This is a pretty good synopsis, however, of where Twins Twitter is with this 5-4 start. The Twins have been in all nine games — you can call it a 5-1-3 start if you’re a hockey fan, I guess — and have probably done more to lose those games than they have to win them.
But in reality, the Twins are still the most talented team in the division and possibly the American League, and even though 5-4 doesn’t seem great, it’s still a winning percentage that, over the course of a full season, would result in a 90-win season.
I don’t think you can rule it out, but there are just so many moving parts here. Does Josh Donaldson ever get on track health-wise? Does Miguel Sano ever start swinging the bat well? If one or both of those never happens, we might be looking at a situation where Luis Arraez has all he can handle at third base with Alex Kirilloff and/or Mitch Garver siphoning starts at first base.
The short answer is that I’m not sure it’s a legit concern. The longer answer — including what I’ve already noted — is that I think Polanco could find himself on the short end of that timeshare if he doesn’t get his swing back. Nobody is asking him to replicate 2019, but from 2019 until this very second, he’s hit .278/.336/.440, which would be more than passable for everyday work at second base.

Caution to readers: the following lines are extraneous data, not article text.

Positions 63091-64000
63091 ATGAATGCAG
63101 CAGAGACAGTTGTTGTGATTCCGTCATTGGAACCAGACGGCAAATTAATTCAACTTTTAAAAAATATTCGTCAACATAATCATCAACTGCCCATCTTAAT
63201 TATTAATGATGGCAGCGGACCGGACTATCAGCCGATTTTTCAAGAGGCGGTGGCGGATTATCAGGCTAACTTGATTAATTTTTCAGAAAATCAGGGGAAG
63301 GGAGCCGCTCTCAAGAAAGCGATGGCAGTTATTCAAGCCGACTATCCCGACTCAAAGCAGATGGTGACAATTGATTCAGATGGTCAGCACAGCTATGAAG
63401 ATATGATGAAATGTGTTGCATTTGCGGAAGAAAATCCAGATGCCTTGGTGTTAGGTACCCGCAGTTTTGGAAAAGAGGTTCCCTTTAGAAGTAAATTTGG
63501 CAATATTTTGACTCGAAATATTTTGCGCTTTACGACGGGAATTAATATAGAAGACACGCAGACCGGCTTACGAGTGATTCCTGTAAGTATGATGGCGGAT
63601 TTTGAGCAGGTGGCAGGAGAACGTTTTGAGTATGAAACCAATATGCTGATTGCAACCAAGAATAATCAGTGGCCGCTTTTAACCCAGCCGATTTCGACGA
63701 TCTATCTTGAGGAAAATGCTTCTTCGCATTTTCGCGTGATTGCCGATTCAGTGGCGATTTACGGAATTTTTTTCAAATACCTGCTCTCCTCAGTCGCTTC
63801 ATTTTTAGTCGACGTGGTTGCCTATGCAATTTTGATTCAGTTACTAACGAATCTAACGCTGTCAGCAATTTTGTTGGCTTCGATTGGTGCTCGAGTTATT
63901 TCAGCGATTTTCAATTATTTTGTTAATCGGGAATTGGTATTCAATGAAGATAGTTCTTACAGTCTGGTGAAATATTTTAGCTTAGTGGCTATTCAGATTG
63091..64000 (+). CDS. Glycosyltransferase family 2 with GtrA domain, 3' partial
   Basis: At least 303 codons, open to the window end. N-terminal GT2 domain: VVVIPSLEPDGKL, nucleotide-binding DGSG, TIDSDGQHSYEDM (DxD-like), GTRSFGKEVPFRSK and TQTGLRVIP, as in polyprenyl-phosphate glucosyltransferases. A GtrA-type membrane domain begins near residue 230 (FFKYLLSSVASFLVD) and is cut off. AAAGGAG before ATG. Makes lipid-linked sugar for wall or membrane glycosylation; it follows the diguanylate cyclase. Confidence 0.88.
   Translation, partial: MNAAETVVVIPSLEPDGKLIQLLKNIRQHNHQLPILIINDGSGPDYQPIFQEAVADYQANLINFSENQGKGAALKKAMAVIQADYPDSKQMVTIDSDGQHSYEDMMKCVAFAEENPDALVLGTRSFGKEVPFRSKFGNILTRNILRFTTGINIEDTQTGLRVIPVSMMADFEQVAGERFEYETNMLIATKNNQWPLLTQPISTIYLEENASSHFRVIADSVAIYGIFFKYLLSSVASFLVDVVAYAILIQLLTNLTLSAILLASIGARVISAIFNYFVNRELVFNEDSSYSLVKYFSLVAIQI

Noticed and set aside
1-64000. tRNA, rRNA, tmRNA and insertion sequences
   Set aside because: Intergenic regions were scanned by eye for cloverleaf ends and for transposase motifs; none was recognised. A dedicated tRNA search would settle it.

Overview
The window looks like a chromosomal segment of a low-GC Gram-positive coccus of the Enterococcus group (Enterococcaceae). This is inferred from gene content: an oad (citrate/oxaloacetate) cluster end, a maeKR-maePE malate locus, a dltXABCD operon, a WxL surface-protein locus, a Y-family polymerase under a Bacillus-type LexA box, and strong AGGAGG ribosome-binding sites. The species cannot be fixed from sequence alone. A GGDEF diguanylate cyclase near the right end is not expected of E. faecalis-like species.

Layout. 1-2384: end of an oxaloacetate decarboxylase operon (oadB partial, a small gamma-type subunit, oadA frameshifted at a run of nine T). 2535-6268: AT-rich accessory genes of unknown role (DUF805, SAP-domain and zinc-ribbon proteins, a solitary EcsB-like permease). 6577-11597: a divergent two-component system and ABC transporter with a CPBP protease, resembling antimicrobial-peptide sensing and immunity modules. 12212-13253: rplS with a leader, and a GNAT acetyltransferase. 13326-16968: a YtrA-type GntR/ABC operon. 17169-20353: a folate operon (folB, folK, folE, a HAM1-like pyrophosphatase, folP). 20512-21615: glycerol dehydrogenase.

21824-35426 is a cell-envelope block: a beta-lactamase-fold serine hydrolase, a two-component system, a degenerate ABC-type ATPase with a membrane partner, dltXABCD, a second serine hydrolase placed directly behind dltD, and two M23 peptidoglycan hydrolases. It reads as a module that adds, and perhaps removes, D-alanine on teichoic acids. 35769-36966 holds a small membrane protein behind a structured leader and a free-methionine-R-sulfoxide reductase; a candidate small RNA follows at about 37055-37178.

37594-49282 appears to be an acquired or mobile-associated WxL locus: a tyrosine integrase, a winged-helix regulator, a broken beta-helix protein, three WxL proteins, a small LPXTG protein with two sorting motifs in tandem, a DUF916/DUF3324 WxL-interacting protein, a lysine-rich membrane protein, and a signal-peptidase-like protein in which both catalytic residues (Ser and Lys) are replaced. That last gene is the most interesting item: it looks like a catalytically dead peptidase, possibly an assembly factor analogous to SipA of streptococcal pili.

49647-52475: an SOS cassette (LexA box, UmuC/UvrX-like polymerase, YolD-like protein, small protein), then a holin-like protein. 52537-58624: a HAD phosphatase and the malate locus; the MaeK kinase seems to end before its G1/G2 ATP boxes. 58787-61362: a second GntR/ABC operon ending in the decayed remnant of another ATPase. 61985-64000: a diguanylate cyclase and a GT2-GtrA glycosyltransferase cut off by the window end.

I think his swing is still a little wonky from last year, and those things can be hard to work out. I think he eventually will, and we might be looking at an inverted 2019 where Polanco’s better in the second half as opposed to the first.
But if everyone is playing well, that’s also a good problem to have.
I know this is partially tongue in cheek and in response to Sunday’s result, but the answer is a long, long time.
Friend of the program Jeremy Maschino — a pitching guru and someone you should follow on Twitter here — had this to say about Colome’s early-season woes.
“Colome’s success going forward will be determined by his willingness to throw fastballs up in the zone.
Colome’s fastball has 17.8 inches of spin-induced carry, which by itself is very impressive. Major league average currently howevers around 15.5 inches. Colome also sits around 93-95 mph which is around a tick above major-league average.